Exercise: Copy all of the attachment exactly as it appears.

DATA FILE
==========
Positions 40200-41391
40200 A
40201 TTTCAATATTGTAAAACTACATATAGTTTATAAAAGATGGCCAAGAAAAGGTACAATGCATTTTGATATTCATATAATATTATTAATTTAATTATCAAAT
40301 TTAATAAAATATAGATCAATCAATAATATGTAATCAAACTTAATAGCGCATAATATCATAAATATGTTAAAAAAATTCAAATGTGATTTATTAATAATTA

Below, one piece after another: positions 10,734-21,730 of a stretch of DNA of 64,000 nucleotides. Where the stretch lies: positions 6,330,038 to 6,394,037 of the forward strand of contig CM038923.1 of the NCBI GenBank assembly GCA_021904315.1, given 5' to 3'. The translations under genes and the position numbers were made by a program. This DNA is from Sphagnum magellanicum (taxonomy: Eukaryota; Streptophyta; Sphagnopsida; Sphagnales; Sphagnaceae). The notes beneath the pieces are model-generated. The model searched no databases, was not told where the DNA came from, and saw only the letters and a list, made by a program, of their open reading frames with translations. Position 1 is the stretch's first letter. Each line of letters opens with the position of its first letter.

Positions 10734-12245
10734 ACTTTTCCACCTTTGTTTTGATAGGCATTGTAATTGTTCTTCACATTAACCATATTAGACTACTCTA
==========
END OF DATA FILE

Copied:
Positions 40200-41391
40200 A
40201 TTTCAATATTGTAAAACTACATATAGTTTATAAAAGATGGCCAAGAAAAGGTACAATGCATTTTGATATTCATATAATATTATTAATTTAATTATCAAAT
40301 TTAATAAAATATAGATCAATCAATAATATGTAATCAAACTTAATAGCGCATAATATCATAAATATGTTAAAAAAATTCAAATGTGATTTATTAATAATTA

Below, one piece after another: positions 10,734-21,730 of a stretch of DNA of 64,000 nucleotides. Where the stretch lies: positions 6,330,038 to 6,394,037 of the forward strand of contig CM038923.1 of the NCBI GenBank assembly GCA_021904315.1, given 5' to 3'. The translations under genes and the position numbers were made by a program. This DNA is from Sphagnum magellanicum (taxonomy: Eukaryota; Streptophyta; Sphagnopsida; Sphagnales; Sphagnaceae). The notes beneath the pieces are model-generated. The model searched no databases, was not told where the DNA came from, and saw only the letters and a list, made by a program, of their open reading frames with translations. Position 1 is the stretch's first letter. Each line of letters opens with the position of its first letter.

Positions 10734-12245
10734 ACTTTTCCACCTTTGTTTTGATAGGCATTGTAATTGTTCTTCACATTAACCATATTAGACTACTCTA